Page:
The Digital Life Of Australians

05:27' 06-02-2018
Last November the Australian Psychological Society (APS) released the results of their Digital Me survey.

    Photo: beta.acma.gov.au

    The survey explored how social media and technology affects the wellbeing of more than 1,000 Australian adults and 150 teens aged 14-17 years.

    General findings

    79% of teens and 54% of adults are highly involved with their mobile phones.

    90% use social media, with Facebook and You Tube the most popular.

    Teens are higher users of social media than adults, logging on 5-9 times a day, almost every day. 

    Both teens and adults use social media throughout the day, including meal times and in the company of others.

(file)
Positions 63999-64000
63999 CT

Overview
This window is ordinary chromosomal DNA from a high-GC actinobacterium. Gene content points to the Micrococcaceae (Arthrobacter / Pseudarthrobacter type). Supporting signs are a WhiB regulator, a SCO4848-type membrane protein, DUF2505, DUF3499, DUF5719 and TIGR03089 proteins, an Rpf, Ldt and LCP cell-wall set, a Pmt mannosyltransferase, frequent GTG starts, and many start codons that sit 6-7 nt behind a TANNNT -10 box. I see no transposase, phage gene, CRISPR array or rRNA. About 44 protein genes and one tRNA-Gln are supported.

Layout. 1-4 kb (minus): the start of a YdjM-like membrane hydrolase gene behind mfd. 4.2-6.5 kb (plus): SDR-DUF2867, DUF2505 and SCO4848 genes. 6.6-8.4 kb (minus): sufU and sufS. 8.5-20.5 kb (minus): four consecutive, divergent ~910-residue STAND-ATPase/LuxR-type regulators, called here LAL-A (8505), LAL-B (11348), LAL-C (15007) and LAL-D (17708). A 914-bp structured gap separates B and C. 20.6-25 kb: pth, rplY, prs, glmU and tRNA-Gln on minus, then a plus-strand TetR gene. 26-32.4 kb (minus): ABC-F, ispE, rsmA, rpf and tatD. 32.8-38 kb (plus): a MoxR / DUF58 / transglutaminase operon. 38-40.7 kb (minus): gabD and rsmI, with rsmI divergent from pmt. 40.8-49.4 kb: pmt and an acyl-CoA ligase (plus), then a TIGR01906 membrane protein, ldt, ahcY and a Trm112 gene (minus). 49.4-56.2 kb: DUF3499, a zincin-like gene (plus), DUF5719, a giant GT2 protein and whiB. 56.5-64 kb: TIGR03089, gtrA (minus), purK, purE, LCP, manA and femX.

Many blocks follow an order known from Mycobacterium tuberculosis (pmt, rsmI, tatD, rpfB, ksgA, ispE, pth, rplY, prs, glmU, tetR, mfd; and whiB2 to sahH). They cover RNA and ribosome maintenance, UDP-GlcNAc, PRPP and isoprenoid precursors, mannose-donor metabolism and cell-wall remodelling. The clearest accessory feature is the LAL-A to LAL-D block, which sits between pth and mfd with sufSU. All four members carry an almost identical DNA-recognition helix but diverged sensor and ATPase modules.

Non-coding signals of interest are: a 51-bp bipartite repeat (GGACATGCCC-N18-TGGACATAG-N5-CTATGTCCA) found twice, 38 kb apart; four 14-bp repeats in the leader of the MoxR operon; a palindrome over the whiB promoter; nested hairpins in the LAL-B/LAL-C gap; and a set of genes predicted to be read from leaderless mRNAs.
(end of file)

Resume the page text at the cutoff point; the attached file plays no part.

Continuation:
60.3% of teens and 41.8% of adults use it just before bed.

    Self-esteem

    63% of teens feel pressure to look good, and 59% feel validated when others “like” their posts.

    51.1% adults with a high level of phone use felt the pressure to look good, and 50.4% feel validated and recognised when others “like” their posts.

    More Instagram users (20.6%) than non-users (12.6%) were classified as having low self-esteem.

    Bullying and anti-social behaviour

    28.7% of teens and 20.9% of adults have been bullied on social media.

     35.1% of teens and 24.7% of adults have posted content they later regretted.

    Adults who had been bullied were more likely to be 18-34 years of age.

    Safety

    15% of teens report being contacted daily on Facebook by strangers.

    10% actually made contact with strangers.

    60% of parents do not monitor the online activity of their children.

    The whole survey is on a dropbox slideshow at aps.cmail19.com/t/r-l-jrqjhjk-kijhddttkk-r.  

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Keywords: australian psychological societyaustraliansdigital life

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